portrait of a life: unhurried wonder

39F06E73-C1BC-434F-BE31-7E0C8B6DD7A9Daisy sleeps by my side while The Incredible Dr. Pol plays on Disney+.  Typically, she likes to watch the farm animals and barks at the TV in greeting, but the time change is making the both of us a little extra sleepy and Daisy opts for a Sunday morning nap instead.

Lighted in the living room is a candle created exclusively for my favorite bookshop, Commonplace Books in Midtown.  The candle is called “Unhurried Wonder” and the smell reminds me of the warmth found in your favorite book.

I completed the challenge to myself of writing every day in the month of February, and my new goal is to write once a week in March.  Since the ending of the challenge, I’ve felt a little rushed.  Things have felt a little tight, like I am trying to control things beyond my ability to orchestrate.

The name of the candle and the scent it fills my home with reminds me to pause.

Unhurried Wonder.

The word “unhurried” strikes me.  What does it mean, what does it look like?  How can I daily cultivate a life that embodies this?

I am not sure but I have a strong desire to find out.

I’ve been feeling tired lately.  A little frustrated and a lot stretched.  My soul feels a little tumultuous lately as it churns several decisions and pondering and questions.

Life has felt like lines, lots of lines drawn up around an intensity I feel inside.  An intensity to create, to explore, to learn and dive deeply into unknown things with nothing to accompany me but blind faith.

But the lines get stronger, sturdier, and with them is the guilt.  The unease.  A terror as I see the intensity spill over them, like watching a toddler color outside the lines.

Do we not think that a toddler’s out-of-the-lines coloring is a masterpiece?

So, why do I look at the spilling over of my own soul as something tragic, possibly even something sinful?

The lines look like standard and expectation, a certain way of determining what makes a life valuable or spectacular or successful.  The lines look like the assumed perspectives of others.  Why do I care so much what others think of me?

Coming home last night to a note taped to my door from a neighbor telling me that I am cruel for leaving my dog outside all day without food or water… I felt like a hurricane of emotions, so tempted was I to go to my neighbor’s house at 10:00pm to tell her that Daisy is one of the sweetest things in my life and does she not know I let her outside to play?  To explore, to bask in these sweet warm days we’ve been having, and that there is not been a single day that I have left Daisy without food (an expensive formula designed specifically for Daisy’s sensitive coat and belly) and fresh water and a large dog house and the shade of my large tree?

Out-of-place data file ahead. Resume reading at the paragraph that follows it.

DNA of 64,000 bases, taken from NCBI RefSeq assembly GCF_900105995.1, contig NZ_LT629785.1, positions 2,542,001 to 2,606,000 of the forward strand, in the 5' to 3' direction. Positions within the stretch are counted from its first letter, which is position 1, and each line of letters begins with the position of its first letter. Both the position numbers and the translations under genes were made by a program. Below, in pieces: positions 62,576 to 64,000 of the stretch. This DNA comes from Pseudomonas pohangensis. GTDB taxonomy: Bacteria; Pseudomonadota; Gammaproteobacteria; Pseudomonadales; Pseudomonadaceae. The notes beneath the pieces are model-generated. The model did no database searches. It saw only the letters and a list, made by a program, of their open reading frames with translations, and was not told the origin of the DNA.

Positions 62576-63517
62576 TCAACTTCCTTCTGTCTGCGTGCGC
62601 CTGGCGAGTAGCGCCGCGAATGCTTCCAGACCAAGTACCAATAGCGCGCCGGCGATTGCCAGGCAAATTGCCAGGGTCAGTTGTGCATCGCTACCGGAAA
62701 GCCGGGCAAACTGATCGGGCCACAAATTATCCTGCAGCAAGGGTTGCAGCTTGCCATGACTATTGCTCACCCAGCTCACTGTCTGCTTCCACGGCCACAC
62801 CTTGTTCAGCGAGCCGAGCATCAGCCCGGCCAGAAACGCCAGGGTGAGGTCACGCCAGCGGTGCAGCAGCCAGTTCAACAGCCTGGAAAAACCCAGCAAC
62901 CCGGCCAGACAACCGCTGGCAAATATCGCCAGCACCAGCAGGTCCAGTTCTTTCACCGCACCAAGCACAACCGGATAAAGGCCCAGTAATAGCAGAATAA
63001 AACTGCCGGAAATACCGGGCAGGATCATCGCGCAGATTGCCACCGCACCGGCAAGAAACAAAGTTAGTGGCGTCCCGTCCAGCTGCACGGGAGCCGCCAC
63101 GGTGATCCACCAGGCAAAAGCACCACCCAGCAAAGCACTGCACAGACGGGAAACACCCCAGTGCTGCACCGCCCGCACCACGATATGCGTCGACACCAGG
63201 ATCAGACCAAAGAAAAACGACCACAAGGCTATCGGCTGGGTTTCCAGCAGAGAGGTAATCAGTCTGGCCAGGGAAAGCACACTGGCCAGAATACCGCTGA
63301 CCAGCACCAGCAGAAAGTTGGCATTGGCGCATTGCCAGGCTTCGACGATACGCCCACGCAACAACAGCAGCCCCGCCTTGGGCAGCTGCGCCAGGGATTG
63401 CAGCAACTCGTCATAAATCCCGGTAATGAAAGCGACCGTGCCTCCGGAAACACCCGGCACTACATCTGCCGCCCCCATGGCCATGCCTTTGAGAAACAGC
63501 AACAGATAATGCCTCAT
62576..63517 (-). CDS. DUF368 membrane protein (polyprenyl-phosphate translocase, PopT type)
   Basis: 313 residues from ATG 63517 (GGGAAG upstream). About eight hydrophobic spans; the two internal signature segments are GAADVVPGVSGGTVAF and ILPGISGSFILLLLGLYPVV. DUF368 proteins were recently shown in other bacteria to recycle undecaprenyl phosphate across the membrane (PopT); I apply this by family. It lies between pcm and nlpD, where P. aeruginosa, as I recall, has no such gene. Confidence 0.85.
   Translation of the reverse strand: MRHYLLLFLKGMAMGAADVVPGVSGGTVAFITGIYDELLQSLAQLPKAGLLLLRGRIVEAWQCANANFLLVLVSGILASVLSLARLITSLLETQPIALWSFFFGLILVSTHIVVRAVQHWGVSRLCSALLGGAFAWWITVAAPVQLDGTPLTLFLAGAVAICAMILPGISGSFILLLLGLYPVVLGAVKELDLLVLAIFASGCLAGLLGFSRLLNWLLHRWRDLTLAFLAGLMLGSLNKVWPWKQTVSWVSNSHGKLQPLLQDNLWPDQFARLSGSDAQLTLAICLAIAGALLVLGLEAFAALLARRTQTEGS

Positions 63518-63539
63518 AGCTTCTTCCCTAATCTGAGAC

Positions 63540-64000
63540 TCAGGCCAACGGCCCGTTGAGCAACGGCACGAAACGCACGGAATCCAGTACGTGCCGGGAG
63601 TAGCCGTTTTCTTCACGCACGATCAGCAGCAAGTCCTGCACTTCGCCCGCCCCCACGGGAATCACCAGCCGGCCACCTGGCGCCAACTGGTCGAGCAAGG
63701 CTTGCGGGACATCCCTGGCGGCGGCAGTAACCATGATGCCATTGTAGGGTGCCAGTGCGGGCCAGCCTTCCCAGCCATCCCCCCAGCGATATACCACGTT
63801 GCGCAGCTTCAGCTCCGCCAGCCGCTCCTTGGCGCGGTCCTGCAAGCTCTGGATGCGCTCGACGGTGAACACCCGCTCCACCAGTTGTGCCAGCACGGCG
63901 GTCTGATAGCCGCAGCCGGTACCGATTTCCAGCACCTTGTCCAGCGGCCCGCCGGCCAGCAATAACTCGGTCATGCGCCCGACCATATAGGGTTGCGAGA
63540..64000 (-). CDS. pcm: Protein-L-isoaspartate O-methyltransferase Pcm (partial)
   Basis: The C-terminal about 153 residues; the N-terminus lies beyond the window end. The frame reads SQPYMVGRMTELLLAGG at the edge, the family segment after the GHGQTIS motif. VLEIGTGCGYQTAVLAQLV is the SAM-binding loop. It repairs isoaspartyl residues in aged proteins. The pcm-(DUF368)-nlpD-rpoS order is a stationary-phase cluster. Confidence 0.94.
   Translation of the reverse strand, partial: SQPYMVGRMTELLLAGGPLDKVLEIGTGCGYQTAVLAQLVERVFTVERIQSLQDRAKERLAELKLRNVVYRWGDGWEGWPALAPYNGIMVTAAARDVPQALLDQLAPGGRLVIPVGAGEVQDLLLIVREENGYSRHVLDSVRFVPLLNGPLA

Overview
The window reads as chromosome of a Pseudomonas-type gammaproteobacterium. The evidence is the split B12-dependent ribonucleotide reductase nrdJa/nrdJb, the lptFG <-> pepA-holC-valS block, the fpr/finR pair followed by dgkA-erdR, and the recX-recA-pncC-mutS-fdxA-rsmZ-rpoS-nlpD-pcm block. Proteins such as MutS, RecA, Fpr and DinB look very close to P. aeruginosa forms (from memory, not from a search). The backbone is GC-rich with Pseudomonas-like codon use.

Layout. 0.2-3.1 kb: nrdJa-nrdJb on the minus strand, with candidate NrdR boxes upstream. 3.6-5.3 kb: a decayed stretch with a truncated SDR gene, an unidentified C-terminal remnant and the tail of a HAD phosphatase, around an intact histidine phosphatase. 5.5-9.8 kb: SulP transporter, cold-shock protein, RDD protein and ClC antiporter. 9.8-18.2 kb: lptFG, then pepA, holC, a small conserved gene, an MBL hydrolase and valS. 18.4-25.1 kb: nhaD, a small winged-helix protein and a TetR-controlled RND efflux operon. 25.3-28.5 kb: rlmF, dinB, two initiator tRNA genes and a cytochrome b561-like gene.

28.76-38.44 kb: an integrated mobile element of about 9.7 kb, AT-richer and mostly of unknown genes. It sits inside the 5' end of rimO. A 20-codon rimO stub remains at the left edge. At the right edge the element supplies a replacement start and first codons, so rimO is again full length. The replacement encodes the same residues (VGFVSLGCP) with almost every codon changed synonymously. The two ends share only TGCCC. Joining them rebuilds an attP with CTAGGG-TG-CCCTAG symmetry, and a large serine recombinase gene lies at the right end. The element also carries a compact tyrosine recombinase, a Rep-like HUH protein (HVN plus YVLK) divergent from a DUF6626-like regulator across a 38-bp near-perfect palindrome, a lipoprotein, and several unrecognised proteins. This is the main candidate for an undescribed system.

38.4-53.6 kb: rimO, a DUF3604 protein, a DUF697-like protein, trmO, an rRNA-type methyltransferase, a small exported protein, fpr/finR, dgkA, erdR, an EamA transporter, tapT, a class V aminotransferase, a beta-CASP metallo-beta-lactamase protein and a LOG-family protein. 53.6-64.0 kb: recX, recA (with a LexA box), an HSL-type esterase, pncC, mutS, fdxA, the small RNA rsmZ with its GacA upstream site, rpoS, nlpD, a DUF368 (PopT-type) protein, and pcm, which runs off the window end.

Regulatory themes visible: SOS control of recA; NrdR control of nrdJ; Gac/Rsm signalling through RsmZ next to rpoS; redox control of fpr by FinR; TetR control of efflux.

Following the advice of my mother, I wound down and tried to get a good night’s sleep.  This morning, as Daisy sleeps next to me and occasionally puts her head over my hands, pausing my typing, I realize the strong reaction I had last night comes partly from an intense need to control people’s perspective of me.  I cannot stand the thought of anyone thinking of me as anything less than astounding.

What a terribly frustrating thing to control.

I cannot determine people’s perspectives of me any more than I can control the weather, but, just as the weather changes and I adapt my wardrobe to its seasons, I find myself constantly adapting myself to the changing seasons of others’ perspectives of me.  (But, how could I truly know what someone thinks; am I not just adapting to my own perspectives)?

This morning, reflecting on this, I drink coffee from a mug my friend gave me, text my mom, watch a show from TV that was bought for me by a coworker, get slightly frustrated as my dog keeps putting her head on my keyboard, sitting in a home that is filled to the brim with the memory and sentimentality of people who love me dearly.

Why do I clamor for anything else?

I sit in unhurried wonder this morning, realizing that it is okay to let the lines disappear underneath the shades of my wanderings and wonderings.  It is okay to let go of the self-perceived opinions of others so I may make room in my heart for the love of family.

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